DG – Hell, I’m still lookin’ for it, brother. You know, one minute we played for 84,000 people with Skynyrd this year and then we went out and played with Zac Brown and Kid Rock. Opening shows like that and always being out with The Allman Brothers…you never thought about if you made it or not. You just thought about if you did a good job that night. You’d go back to the hotel room and look out over whatever city you’re in and think about what you did that night, and that’s always been a beautiful thing I still do to this day. You recap that day and see if you’ve given it all that you could. You see if you’d change it and see how I’d change myself and how would I have the band change it so I can see how we’d make it better the next night. So there’s no great time that we realized we’d made it. We’ve played The White House, Madison Square Garden, we played Kenny’s Castaway, which only holds 60 people, and three weeks later we opened for The Allman Brothers sold out show in Madison Square Garden. So did we make it? We pulled up in a Dodge Van, so it doesn’t matter. It doesn’t matter how you arrive or how you leave, it’s what you do with you job when you’re working at it. South Carolina has a lot of that built in to all aspects of everything everybody does.
JB – Who were some musicians or bands y’all were inspired by when y’all were coming up?
DG – In the beginning we’d be going down the road and some people would listen to The Pointer Sisters, some people would listen to Hank Sr., and some people like me would listen to different jazz groups. We accessed a multitude of things, all forced each other to listen to it, and it helped us to grow. Honestly, I think if you touch the root of The Marshall Tucker Band, it’s just a melting pot of different kinds of music.
JB – Who would you say are some of the young up and comers you see carrying on the sound of Southern Rock for this generation?
DG – You mean who do I think will still be around in twenty years? I’d say Zac Brown and Blackberry Smoke, and there are several more. Certainly Darius is doing his job, being a South Carolina boy. There’s a lot of people out there. I think those are the people you’re going to listen too. Of course, my nephew is in Zac Brown’s Band, that’s Clay Cook. I’m very proud of him. He was with us for about eight years. So he’s great, they’re great, and they’ll be around. Oh, and The Marshall Tucker Band will be around in twenty years even if I’m not. ‘Cause there’s some great people out there that could fill my shoes any day.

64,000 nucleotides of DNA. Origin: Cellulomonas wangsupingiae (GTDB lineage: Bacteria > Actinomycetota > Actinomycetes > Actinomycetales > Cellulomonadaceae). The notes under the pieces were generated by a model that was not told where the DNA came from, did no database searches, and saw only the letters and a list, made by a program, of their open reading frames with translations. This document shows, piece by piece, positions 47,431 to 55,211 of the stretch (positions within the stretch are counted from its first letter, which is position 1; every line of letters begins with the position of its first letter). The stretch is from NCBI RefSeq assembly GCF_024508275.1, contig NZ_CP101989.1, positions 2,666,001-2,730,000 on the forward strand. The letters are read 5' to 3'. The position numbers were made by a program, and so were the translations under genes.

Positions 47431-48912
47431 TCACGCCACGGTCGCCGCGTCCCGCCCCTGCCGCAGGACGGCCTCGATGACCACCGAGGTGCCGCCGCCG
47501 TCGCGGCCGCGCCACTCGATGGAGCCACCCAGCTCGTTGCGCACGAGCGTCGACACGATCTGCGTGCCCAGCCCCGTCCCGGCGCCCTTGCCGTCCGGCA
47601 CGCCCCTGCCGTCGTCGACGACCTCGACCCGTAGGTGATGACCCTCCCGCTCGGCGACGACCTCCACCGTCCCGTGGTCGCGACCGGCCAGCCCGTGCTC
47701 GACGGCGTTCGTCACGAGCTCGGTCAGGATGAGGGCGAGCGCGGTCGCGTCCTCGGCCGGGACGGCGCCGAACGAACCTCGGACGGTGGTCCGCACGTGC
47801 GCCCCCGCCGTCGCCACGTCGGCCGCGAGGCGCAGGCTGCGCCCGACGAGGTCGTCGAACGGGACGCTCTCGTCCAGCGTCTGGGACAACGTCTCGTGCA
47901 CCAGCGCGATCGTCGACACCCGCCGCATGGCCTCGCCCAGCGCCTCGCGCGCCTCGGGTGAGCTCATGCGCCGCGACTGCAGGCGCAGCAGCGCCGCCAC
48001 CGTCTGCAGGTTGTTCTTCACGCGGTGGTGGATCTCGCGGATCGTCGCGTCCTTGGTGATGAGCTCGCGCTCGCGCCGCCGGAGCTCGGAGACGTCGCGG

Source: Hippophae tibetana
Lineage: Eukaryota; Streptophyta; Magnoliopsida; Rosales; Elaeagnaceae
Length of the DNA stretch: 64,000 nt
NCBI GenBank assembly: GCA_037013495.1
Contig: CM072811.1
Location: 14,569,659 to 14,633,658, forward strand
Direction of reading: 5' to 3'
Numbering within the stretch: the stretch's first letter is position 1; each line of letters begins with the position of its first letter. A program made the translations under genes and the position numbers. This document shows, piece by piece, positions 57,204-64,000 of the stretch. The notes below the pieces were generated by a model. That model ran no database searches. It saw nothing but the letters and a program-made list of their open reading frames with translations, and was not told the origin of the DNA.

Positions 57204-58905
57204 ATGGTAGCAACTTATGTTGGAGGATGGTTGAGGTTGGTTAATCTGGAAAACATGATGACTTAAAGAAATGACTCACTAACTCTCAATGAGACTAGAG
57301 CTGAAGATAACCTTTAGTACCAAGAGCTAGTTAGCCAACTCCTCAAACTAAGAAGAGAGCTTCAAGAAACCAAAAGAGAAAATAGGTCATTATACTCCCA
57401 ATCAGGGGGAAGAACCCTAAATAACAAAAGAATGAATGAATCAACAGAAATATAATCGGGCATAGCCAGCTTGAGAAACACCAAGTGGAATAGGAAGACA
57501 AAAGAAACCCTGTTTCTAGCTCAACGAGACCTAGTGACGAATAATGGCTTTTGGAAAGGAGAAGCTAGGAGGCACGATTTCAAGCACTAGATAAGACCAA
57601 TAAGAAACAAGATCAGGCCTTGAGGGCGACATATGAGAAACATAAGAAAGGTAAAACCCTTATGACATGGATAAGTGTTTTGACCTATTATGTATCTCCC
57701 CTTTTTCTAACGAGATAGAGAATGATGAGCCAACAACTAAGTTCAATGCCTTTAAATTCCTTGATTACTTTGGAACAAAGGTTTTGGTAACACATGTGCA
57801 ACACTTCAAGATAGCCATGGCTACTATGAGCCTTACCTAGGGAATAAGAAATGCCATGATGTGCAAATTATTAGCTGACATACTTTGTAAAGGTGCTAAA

JB – You recently turned 70 and The Marshall Tucker Band is almost five decades in, what do you attribute your longevity too?
DG – You know, I got friends everywhere in the world but I can come back to Spartanburg where my home is. Then I go to Myrtle Beach, then I take a quick drive to Charleston and hang out at Folly Beach and people might recognize you, but they don’t know who you are, you know what I mean? It’s very humbling when some kid comes over and says, “my mom told me who you were, can I have an autograph or take a selfie” and I say of course because that’s what this is all about. You know, people from South Carolina are not afraid to say we’re from South Carolina. We’re a proud group of people. Let’s face it, there was a time when you went to a foreign land and the people didn’t know about Marshall Tucker Band. Now, you mention Marshall Tucker Band and those people will say, “Oh they’re from Spartanburg, South Carolina”. So we’re the most unidentifiable and identifiable people you’ve ever met from Spartanburg, South Carolina and we make sure to say where we are from every night during our stage introduction.
Jacob Boland is a graduate of the University of South Carolina with a Bachelor of Arts in Journalism and Mass Communications. After graduation, Jacob and his girlfriend embarked on a cross country trip in their Toyota 4Runner and 13 foot Scamp camper. After 10,000 miles and 21 states they returned to South Carolina where Jacob worked for WCSC in Charleston. Jacob and his girlfriend recently relocated home to Newberry, South Carolina to begin their next big adventure, raising their baby boy Nathaniel Hawk Boland. Jacob works at Hy Hope Farms and enjoys hiking, camping, attending any and every concert he can, and watching his baby boy figure out this wide world we live in.